‘A Streetcar Named Desire’ still ‘resonates with audiences’ according to Blanche herself

Katharine Powell as Blanche in the Arden's production of "A Streetcar Named Desire"
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Tennessee William’s “A Streetcar Named Desire” is one of those shows that is timeless—just ask Katharine Powell who is playing Blanche, the perplexedly dynamic Southern Belle in the Arden Theatre company’s production of “Streetcar.” Along with Powell for this show comes the creative direction of the Arden’s Artistic Director, Terry Nolan. Together, both Nolan and Powell are trying to bring William’s story to life as he intended—raw and honestly.

Powell sat down with Metro to discuss more about the show, what she hopes audiences will take away and dive into why Tennessee William’s classic storyline will still resonate with audiences in this day and age.

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How did you land the role of Blanch in the Arden’s productions of “A Streetcar Named Desire?”

This will be my fourth show at the Arden, the last show I did there was “A Doll’s House,” and right after closing our director Terry Nolan sort of said to me, “So I’m thinking Streetcar?” I got very excited. I think he and I have developed a working relationship over the years so it feels like we are always sort of looking for the next great play to tackle. We started doing some readings of it this past year and that turned into this production.

As an actor, how is it working with the Arden’s Artistic Director? 

It’s so great, I love working with Terry specifically. When you’re working with the Artistic Director of a theater, there’s a certain amount of confidence and freedom and authority that they bring into the room because they’re not answering to anybody so they’re not insecure. Terry brings all of that, so you feel really safe and supported. He’s such a generous human being—one of the things that I really appreciate is that he’s a parent and I’m a parent, so he really understands juggling that work/life balance. He also doesn’t micromanage, he tries to get the right people into the room and he tries to stay really true to the text and material. He puts a lot of trust and faith in the actors he works with.

How would you describe your character Blanche and what do you like about her? 

Blanche is a dream role—since working on her I’ve made the comparison that Blanche almost feels like the female Hamlet—there’s just so much that goes into playing this role. One of the things that I admire about Blanche is her resilience and her ability to find hope even in the most desperate of circumstances. She’s enormously resourceful and brilliant and has a lot of tools in her toolbelt in terms of getting through the difficulty of life because she also has trauma in her past. This play is in part about somebody trying to make a new life for themselves when they have nothing left and when their past is full of despair and pain. How do you let go of that, move on and make a new life for yourself? It’s also a play about the bond of sisters [as well] and it’s about these competing world views. Blanche has a world view where she sees the beauty and she loves the finer things in life and poetry, art and music and the softness and tenderness that people can bring and kindness. Her view is at odds and in competition with Stanley’s world view, which is more kind of what you see is what you get and realism and a physical kind of intelligence. So there’s this kind of conversation happening between the two of them in the play and the two of them are vying for Stella’s allegiance really.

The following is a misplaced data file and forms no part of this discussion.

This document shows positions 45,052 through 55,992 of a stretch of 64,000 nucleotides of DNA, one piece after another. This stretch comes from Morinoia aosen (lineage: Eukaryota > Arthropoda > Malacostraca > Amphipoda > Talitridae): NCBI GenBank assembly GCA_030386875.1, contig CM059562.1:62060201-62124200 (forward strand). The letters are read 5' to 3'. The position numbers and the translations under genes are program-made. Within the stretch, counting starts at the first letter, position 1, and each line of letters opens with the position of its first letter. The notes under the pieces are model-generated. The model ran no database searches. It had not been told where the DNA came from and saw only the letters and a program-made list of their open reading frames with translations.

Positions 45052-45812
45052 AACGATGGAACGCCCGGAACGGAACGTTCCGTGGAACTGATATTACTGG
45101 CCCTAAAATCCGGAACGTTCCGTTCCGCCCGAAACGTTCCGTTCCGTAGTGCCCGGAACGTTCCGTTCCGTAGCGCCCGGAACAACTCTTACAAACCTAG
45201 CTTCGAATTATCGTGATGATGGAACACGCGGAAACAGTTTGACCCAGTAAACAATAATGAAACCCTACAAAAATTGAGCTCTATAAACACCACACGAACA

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What do you think it is about this show that still makes it so intriguing and timeless for audiences after all of these years? 

I think it speaks to audiences because it’s quite frankly just such a great play. Tennessee Williams poured his heart and soul into this play and it is written within an inch of its life, meaning he wrote it all on the page. I think that audiences feel that and respond to that, there is just something incredibly raw about this play that speaks to us. I think particularly in this moment in time, the conversation that America is having politically, the audience will find some resonance in this cultural moment within this play that is about real life and real people.

What are you most excited for audiences to see play out in “A Streetcar Named Desire”? 

Honestly, one of the things that’s most interesting in this play is just Blanche’s journey—where she begins this play to where she ends the play. I think both Terry and I are interested in exploring how large of a journey that can be. You really see this women who’s basically lost everything, but she’s very much fighting for the things that she wants in life. Every scene in this play is just so beautifully written and there’s such a wonderful ensemble, all of the actors are just so strong it’s really delightful to be playing with all of them. Finding that really truthful moment to moment work really puts a light up on the stage and my hope is that this play will resonate for people. It is set in the late 1940s, but we’re still bringing our own selves and humanity to this work so that people will feel that there’s truth happening on stage.

“A Streetcar Named Desire” will play onstage at the Arden Theatre Company March 12-April 12. For more information and tickets visit ardentheatre.org

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